What would product design look like if we were really interested in sustainable behavior. Let’s try “planned permanence.” A truly sustainable world would use non-renewable resources as if they were precious artifacts. A product that was produced in such a world would be intended to last forever or for as long a possible. These products would be perfectly functional, durable, repairable, maintainable, upgradable and in the end completely recyclable. There would be no economics of scale. Only those that were needed would be made. Finally, when you obtained such a product you would expect to keep it for as long as you had a need for such a product. Imagine inheriting your grandfather’s toolkit and having the builder’s grandson tune it up for you. Until you can accept such a way of life you won’t be happy in a truly limited resource, recyclable world.
Thursday, July 01, 2010
Population, consumption, and greenhouse gas emissions will continue to grow until we either face up to the fact that there are limits on our finite Earth or we are confronted by a catastrophe large enough to turn us from our current course.
I have written about population before. Most mainstream media sources still won’t touch the subject but it finally appears to be a subject worth approaching in some quarters. I have a feeling the “population question” will become more loudly discussed in the future.
Most of us don’t want to worry about population. If we can afford to raise a child, or many children, that should be the end of the discussion. Why should anybody care? I live in, and love, America. In America we are free to make those kinds of personal decisions. I don’t want to think that it is anybody else’s business either.
But there are other concerns if we care to think about ourselves as members of the human race. In fact, living in America means that our babies are going to be using up an enormous share of the resources available to all of mankind. We like to think that we are free to do that too, if we can afford it. If everyone in the world consumed as we do in the U. S., however, worldwide consumption would have to increase by nearly an order of magnitude. It is somebody else’s business I’m afraid.
At some point the unbridled growth in population and the cultural need to consume ever more resources as a mark of the good life will run headlong into the absolute finiteness of our supply of resources. At precisely that point we will have to answer the “population question” or we will be handed the default solution. It would be nice to think that we might find a cultural or social way out of this dilemma. I am not optimistic.
Sunday, June 06, 2010
New government and BP documents, interviews with experts and testimony by witnesses provide the clearest indication to date that a hodgepodge of oversight agencies granted exceptions to rules, allowed risks to accumulate and made a disaster more likely on the rig, particularly with a mix of different companies operating on the Deepwater whose interests were not always in sync.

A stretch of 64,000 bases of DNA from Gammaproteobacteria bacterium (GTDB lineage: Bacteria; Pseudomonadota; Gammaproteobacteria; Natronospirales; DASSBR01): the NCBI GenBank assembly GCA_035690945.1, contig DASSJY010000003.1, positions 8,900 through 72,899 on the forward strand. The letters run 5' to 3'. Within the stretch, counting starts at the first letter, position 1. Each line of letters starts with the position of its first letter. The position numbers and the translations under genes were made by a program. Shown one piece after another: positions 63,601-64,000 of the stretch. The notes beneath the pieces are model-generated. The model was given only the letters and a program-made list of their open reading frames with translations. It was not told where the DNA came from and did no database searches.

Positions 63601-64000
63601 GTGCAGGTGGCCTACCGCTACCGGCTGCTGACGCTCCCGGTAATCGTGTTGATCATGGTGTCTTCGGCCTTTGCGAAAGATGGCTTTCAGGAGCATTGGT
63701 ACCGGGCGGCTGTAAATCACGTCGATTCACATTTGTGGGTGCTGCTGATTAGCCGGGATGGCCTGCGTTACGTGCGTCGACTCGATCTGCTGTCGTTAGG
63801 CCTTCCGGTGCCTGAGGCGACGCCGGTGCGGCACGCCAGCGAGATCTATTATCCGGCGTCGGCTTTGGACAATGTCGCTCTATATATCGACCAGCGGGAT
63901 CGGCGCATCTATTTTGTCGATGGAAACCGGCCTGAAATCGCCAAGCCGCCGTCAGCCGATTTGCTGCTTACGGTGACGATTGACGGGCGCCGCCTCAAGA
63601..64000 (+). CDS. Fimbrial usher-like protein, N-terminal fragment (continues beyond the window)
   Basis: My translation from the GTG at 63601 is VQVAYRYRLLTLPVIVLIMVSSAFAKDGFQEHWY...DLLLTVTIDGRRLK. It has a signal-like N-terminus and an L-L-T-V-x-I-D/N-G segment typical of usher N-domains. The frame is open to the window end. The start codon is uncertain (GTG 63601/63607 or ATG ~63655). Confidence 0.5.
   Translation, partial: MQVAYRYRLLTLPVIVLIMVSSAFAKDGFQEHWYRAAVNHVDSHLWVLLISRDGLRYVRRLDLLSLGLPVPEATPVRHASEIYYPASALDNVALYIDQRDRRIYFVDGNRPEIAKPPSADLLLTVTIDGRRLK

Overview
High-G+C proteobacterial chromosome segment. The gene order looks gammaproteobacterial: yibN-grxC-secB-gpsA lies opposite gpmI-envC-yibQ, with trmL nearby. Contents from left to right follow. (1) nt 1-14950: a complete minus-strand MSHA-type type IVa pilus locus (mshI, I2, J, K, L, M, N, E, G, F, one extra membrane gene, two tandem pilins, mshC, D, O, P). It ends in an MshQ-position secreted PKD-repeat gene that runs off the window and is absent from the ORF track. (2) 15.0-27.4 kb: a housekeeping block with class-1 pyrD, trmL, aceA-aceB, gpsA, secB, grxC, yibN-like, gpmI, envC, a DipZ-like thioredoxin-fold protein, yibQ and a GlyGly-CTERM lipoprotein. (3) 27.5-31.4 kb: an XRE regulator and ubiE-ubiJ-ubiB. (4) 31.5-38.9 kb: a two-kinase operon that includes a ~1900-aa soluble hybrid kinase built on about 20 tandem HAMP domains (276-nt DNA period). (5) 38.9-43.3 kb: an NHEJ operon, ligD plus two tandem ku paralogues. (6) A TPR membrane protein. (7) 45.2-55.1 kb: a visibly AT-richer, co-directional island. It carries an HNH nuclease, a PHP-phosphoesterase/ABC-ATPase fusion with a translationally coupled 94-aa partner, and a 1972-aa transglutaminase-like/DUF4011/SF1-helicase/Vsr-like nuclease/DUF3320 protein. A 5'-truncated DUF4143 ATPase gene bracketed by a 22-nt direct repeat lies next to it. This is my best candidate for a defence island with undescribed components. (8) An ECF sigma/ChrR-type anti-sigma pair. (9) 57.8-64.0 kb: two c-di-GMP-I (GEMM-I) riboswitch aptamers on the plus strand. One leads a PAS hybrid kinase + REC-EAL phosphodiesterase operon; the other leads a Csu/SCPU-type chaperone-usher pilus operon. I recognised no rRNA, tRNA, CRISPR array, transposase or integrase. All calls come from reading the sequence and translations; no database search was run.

I haven't said anything about the oil spill yet. I couldn't really decide how I felt about it. I was shocked of course. I was saddened. I was mad. But most of all I was scared.
I have accepted the reality of hydrocarbon depletion for a long time now. I don't think I have, however, fully accepted the consequences of that until now. I know that there is no way BP would have been drilling in this incredibly risky environment, a mile below the surface of the Gulf of Mexico, unless we were running out of easy places to find oil. This behavior, and others like it, is a direct result of our impending hydrocarbon depletion. But suddenly, I have come to the realization that there is a face to that risky behavior. The end of the oil age is going to be ugly.
The bottom line, of course, is that we must have our oil at any cost. We, the industrialized world in general and the United States in particular, have become so enamored of the joys that hydrocarbon consumption can bring to our lives that we will no longer tender any thoughts of an alternate approach. That is not hard to understand since we are so populous now (thanks to all that oil BTW) that we would only be able to support a fraction of our present consumption without it. So we will continue to drill. We will drill until we have nowhere else to drill and you and I will pay whatever it costs to see that it happens.
Now we know, all of a sudden, what that means. It means things like giant oil spills. Look for more of these kinds of things to happen. Look for them to happen in spite of the increased regulation and additional fortunes spent on keeping it from happening. This is where we are. The rest of the oil is out there hiding somewhere. And we are going to find it. No matter how ugly it gets.